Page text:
By PETER KASPARI
When Dave Anderson found out that he was going to be inducted into the Iowa 4-H Hall of Fame this year, he described his reaction as being “a little surprised, I guess.”
Anderson, of rural Fort Dodge, was one of 119 4-H’ers who was inducted into the 4-H Hall of Fame on Sunday at the Iowa State Fair.
He was inducted because of his work as an archery instructor for Webster County 4-H’ers, something he has done since 2006.
A lifelong archer himself who also owns an archery business, Anderson said he was first asked to help with Webster County 4-H’ers in the ’80s.
“It goes back to 1985, when we first opened our archery club in Fort Dodge,” Anderson said. “There was a couple years after that, probably in the late ’80s, I ws approached to become the archery instructor for the 4-H shooting sports at that time.”
But after he went through the training to become an instructor, there was no interest among the 4-H’ers, and Anderson said “the program never took off.”
Finally, about 20 years later, Anderson had another chance to help teach Webster County 4-H’ers archery.
“And then, in 2006, I was asked to do it again,” he said. “I went through the archery training that year to become certified for 4-H. And I also am a certified level three NTS (National Training System) coach and I got that certification in 2005.”
Over the years as the 4-H archery instructor, Anderson said he’s seen the youth he’s coached move on to successes.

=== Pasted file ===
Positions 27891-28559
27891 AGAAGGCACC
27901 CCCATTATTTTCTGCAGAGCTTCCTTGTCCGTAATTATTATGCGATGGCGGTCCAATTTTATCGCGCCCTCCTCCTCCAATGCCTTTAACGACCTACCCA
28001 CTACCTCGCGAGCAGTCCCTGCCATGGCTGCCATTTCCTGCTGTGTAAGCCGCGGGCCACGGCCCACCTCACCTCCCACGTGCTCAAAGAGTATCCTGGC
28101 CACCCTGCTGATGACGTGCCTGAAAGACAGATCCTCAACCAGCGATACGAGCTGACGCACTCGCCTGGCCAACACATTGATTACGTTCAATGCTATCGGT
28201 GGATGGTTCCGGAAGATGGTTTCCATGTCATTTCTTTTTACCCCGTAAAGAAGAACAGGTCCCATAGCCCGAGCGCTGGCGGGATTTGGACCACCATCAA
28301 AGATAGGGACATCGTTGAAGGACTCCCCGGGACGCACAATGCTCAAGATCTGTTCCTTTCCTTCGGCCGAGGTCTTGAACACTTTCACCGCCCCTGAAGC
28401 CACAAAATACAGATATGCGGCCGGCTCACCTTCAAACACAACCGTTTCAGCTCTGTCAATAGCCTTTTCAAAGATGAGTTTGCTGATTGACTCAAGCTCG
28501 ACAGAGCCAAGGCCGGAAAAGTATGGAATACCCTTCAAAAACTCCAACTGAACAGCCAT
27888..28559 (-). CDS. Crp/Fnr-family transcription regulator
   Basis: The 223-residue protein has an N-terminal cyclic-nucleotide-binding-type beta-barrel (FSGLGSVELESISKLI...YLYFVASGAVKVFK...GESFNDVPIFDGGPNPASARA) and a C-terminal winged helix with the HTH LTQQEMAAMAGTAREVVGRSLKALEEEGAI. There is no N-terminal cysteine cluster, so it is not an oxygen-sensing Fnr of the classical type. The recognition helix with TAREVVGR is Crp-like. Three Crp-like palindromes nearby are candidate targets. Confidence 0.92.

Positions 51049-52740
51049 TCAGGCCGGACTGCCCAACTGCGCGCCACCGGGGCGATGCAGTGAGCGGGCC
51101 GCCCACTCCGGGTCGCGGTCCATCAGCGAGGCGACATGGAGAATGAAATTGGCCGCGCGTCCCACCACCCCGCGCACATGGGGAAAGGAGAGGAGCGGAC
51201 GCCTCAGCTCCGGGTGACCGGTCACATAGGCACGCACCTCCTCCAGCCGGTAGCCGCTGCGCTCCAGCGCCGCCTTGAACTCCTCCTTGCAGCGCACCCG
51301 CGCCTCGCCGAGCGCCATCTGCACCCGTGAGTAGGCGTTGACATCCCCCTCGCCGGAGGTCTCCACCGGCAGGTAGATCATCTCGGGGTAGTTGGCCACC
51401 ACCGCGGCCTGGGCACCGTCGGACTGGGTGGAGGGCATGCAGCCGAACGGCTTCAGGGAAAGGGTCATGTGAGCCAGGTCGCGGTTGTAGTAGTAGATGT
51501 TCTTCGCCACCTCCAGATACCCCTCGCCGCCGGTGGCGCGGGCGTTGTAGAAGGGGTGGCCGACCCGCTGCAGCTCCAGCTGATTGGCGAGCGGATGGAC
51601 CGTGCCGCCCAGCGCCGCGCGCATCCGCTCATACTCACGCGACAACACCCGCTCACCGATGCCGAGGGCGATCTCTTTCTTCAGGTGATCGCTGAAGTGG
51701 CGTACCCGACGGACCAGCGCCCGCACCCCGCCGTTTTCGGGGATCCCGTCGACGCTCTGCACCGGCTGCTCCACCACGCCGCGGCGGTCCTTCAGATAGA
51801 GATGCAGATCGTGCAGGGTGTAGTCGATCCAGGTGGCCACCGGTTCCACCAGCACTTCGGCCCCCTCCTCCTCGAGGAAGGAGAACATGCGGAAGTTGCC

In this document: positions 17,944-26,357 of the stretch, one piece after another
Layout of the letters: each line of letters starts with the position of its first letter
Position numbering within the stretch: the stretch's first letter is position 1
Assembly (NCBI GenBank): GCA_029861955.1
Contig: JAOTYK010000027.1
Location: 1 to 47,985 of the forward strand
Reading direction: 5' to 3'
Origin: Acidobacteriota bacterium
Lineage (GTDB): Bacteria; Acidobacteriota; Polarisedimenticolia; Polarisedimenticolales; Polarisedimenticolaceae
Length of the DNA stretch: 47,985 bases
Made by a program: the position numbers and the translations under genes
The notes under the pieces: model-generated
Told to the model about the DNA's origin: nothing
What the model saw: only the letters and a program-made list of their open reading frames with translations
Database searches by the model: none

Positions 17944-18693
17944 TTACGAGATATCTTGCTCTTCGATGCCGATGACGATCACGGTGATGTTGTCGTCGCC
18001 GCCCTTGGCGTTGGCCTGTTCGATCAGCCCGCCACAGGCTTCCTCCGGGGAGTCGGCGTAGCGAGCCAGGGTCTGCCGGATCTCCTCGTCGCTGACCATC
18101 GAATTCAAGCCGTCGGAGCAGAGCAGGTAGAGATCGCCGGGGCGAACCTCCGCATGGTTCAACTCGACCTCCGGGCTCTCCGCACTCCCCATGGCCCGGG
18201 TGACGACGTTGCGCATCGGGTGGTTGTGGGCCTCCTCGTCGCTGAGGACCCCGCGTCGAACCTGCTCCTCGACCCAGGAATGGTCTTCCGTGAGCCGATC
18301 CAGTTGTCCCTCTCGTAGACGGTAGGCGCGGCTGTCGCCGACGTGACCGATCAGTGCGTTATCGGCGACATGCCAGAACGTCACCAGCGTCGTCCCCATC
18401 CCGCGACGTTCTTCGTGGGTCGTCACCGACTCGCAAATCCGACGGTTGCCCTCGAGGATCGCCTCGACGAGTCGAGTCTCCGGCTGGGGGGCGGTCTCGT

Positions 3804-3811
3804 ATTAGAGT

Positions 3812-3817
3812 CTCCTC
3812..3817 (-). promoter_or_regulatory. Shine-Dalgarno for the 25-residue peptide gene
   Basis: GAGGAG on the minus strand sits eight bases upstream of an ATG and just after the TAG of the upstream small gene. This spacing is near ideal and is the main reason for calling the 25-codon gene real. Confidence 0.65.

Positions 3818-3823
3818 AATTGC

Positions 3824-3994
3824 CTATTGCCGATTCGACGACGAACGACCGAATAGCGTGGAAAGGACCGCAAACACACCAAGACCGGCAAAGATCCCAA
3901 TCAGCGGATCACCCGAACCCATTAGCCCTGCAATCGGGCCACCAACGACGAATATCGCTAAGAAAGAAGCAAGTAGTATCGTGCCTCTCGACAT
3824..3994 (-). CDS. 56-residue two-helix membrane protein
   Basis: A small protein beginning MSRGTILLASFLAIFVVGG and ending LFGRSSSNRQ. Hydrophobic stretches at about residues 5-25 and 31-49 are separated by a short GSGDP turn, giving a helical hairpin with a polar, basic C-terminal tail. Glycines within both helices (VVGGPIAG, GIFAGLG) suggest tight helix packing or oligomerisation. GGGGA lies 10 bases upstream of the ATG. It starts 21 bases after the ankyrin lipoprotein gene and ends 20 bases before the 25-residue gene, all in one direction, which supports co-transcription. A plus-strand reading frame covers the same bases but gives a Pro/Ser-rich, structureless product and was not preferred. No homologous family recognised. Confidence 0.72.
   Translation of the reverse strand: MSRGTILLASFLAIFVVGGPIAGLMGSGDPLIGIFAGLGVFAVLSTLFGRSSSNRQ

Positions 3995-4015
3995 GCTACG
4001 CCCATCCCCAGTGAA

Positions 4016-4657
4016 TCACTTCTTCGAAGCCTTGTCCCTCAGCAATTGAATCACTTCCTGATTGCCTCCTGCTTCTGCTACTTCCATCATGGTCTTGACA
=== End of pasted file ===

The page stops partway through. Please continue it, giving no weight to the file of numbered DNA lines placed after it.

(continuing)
“We’ve also had kids go to state tournaments,” he said. “They’ve gone three years in a row. We’ve had kids go to the national 4-H shooting sports out of Grand Island, Nebraska.”
Seeing the 4-H youth improve their skills is his favorite part of being an instructor.
“I like to see how the kids develop and how they pick it up,” he said. “You take kids that have been there for a year and see how they progress.”
Anderson added that archery is all about form.
“They learn the form,” he said. “It’s like riding a bicycle. Once you learn you can put it down for years and pick it up and it just comes back to you. As long as you’ve got the right basic training to start with and don’t develop bad habits, which is very easily done.”
But Anderson said that’s common in any sport.
“I guess that’s what coaches are for,” he said with a smile, describing the coaches’ main role being that of an observer.
“It doesn’t make any difference what kind of coach you are, whether it’s football, baseball, basketball,” he said. “They’re always there observing your kids to see if they can improve.”
Anderson, who was in 4-H himself when he was younger, said it’s a very helpful organization for young people.
“It gives them many opportunities of different things to explore,” he said. “When I was first in 4-H, 4-H was livestock and homemaking stuff. Now they brought in the shooting sports, rocketry and photography. There’s all kinds of different things to do with their interests.”
Lindsay Kavanaugh, Webster County 4-H youth coordinator, praised Anderson in a written statement announcing his induction into the hall of fame.
“Dave enjoys seeing youth pick up a bow for the first time and watching them progress over time,” she said. “He is extremely patient and loves to share his knowledge with the youth.”
She added that Anderson takes the youth to archery competitions to help further their skills.
“Several 4-H members who have had the opportunity to learn from Dave mentioned how he is ‘an outstanding leader, and wonderful teacher,'” Kavanaugh said.
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